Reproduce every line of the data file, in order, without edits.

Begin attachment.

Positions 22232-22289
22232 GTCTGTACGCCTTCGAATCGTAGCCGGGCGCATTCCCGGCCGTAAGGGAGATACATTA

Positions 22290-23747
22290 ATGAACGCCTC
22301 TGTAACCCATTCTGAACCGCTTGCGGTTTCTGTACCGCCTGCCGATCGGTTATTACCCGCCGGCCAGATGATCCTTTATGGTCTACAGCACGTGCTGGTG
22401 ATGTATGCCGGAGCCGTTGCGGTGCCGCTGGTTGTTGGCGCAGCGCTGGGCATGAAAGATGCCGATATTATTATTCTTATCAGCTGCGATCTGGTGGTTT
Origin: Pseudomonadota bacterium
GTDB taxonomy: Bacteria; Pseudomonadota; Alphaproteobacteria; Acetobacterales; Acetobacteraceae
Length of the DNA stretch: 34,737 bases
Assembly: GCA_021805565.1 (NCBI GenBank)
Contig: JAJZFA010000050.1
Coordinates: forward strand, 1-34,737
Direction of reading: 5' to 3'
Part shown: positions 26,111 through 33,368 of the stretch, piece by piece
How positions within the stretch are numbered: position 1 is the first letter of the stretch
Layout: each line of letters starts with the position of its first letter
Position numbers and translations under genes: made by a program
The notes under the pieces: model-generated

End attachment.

Positions 22232-22289
22232 GTCTGTACGCCTTCGAATCGTAGCCGGGCGCATTCCCGGCCGTAAGGGAGATACATTA

Positions 22290-23747
22290 ATGAACGCCTC
22301 TGTAACCCATTCTGAACCGCTTGCGGTTTCTGTACCGCCTGCCGATCGGTTATTACCCGCCGGCCAGATGATCCTTTATGGTCTACAGCACGTGCTGGTG
22401 ATGTATGCCGGAGCCGTTGCGGTGCCGCTGGTTGTTGGCGCAGCGCTGGGCATGAAAGATGCCGATATTATTATTCTTATCAGCTGCGATCTGGTGGTTT
Origin: Pseudomonadota bacterium
GTDB taxonomy: Bacteria; Pseudomonadota; Alphaproteobacteria; Acetobacterales; Acetobacteraceae
Length of the DNA stretch: 34,737 bases
Assembly: GCA_021805565.1 (NCBI GenBank)
Contig: JAJZFA010000050.1
Coordinates: forward strand, 1-34,737
Direction of reading: 5' to 3'
Part shown: positions 26,111 through 33,368 of the stretch, piece by piece
How positions within the stretch are numbered: position 1 is the first letter of the stretch
Layout: each line of letters starts with the position of its first letter
Position numbers and translations under genes: made by a program
The notes under the pieces: model-generated